LA PAZ, Bolivia - Bolivian President Evo Morales ordered the military to occupy the country's natural gas fields on Monday after nationalising the energy sector and threatening to expel foreign companies if they do not sign new contracts within six months.

Impoverished Bolivia has the second-largest natural gas reserves in South America after Venezuela, and the question of how the country should manage these riches has been at the heart of several popular revolts since 2003.

Morales became president in January on vows to exert more state control over the country's natural resources, reflecting a growing backlash against free markets and foreign investment in Latin America. Radical leftists recently complained that he had made little progress on this front.

The president chose Labour Day, May 1, to announce the sector's nationalisation, which stipulates companies will have to leave the country unless they sign contracts recognising the new state control of the fields.

"We are not a government of mere promises: we follow through on what we propose and what the people demand," Morales said after signing a nationalisation decree at the San Alberto field, operated by Brazil's state-owned Petrobras in the southeastern province of Tarija.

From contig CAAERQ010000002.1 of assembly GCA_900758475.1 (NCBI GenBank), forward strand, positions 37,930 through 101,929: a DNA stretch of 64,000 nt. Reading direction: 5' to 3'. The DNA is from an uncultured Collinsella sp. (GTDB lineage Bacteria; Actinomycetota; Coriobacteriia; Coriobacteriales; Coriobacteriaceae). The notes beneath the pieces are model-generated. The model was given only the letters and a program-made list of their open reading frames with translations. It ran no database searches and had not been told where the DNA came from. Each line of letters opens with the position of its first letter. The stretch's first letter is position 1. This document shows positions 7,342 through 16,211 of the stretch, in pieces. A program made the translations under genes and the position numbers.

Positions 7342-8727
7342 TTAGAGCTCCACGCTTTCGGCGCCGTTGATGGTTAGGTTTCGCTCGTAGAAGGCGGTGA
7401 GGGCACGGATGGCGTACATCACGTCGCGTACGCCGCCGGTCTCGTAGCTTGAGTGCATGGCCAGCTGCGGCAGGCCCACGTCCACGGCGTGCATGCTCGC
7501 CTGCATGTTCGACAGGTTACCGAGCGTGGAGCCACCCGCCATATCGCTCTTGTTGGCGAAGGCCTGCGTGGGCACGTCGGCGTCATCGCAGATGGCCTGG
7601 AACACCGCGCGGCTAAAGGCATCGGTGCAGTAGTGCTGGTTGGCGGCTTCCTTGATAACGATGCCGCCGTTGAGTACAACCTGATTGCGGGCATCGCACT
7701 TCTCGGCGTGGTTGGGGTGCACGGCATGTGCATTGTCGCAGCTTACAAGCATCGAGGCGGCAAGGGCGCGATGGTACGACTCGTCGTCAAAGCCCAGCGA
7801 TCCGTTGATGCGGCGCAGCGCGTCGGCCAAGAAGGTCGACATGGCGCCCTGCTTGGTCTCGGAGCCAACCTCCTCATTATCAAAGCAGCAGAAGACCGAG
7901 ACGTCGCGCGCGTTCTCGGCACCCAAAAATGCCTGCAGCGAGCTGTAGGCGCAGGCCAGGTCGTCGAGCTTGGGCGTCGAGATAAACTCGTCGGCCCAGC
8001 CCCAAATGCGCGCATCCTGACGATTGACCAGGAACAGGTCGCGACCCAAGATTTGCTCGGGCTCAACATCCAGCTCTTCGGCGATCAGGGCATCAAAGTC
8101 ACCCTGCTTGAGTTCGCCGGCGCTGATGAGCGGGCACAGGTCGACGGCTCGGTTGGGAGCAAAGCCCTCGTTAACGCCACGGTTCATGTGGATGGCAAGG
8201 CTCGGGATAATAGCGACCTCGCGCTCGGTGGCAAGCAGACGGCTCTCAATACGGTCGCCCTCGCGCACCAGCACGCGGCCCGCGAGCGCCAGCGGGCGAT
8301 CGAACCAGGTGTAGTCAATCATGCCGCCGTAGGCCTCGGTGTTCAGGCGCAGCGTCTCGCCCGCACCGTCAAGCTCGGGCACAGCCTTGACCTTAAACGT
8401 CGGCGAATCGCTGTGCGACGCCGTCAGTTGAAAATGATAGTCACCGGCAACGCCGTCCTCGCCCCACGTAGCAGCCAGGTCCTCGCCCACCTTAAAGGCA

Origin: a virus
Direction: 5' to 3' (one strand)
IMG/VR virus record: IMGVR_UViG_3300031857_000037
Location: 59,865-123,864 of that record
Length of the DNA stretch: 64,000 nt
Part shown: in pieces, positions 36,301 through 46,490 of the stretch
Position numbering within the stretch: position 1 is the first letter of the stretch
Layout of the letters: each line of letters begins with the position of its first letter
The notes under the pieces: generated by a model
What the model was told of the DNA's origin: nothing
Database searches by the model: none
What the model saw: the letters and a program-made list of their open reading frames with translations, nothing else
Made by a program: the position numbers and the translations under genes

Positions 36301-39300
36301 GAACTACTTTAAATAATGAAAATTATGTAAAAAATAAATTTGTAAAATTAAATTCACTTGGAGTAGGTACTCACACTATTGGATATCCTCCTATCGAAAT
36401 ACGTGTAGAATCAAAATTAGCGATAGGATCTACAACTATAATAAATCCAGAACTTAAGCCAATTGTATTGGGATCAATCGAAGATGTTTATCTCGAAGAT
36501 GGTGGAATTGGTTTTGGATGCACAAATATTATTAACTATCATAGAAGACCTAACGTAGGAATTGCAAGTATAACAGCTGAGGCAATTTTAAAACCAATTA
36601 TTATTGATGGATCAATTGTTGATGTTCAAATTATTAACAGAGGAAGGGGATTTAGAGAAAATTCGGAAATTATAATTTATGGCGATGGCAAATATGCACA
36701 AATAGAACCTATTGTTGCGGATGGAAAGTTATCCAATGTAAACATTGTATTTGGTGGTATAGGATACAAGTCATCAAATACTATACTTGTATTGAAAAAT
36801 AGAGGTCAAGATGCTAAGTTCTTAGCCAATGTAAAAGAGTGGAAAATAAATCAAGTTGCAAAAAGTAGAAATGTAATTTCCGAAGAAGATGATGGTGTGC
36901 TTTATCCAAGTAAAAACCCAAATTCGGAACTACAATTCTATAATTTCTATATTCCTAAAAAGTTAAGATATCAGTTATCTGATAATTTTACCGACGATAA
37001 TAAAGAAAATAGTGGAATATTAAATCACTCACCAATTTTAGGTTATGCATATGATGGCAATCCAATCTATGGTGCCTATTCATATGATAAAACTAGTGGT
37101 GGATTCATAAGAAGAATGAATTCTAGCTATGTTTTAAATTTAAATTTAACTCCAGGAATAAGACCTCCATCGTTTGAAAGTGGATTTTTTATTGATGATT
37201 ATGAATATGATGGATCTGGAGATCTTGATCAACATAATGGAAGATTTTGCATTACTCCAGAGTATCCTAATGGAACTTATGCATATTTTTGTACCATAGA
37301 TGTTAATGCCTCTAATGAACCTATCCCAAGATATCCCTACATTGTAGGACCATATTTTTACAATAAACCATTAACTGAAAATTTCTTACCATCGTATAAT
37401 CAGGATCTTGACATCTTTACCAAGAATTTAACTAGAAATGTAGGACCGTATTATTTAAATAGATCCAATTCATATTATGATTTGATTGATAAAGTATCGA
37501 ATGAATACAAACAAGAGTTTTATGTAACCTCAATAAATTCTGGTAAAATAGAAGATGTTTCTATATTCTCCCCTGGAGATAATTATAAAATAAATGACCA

"We want to ask (the Armed Forces) that starting now, they occupy all the energy fields in Bolivia along with battalions of engineers," Morales said.

Bolivian Vice President Alvaro Garcia said officials from state energy company YPFB and the military began taking control of dozens of energy installations -- including gas fields, pipelines and refineries -- after Morales signed the document.

At a Labour Day celebration in La Paz's main plaza attended by a large crowd, Garcia said the government's energy-related revenue will jump to US$780 million ($1.2 billion) next year, expanding nearly sixfold from 2002.

Morales had promised to nationalise the gas sector even during his campaign but repeatedly said he would not expropriate foreign companies' assets.

Bolivia's actions echo what Venezuelan President Hugo Chavez, a Morales ally, did in the world's fifth-largest oil exporter with forced contract migrations and retroactive tax hikes -- conditions that oil majors largely agreed to accept.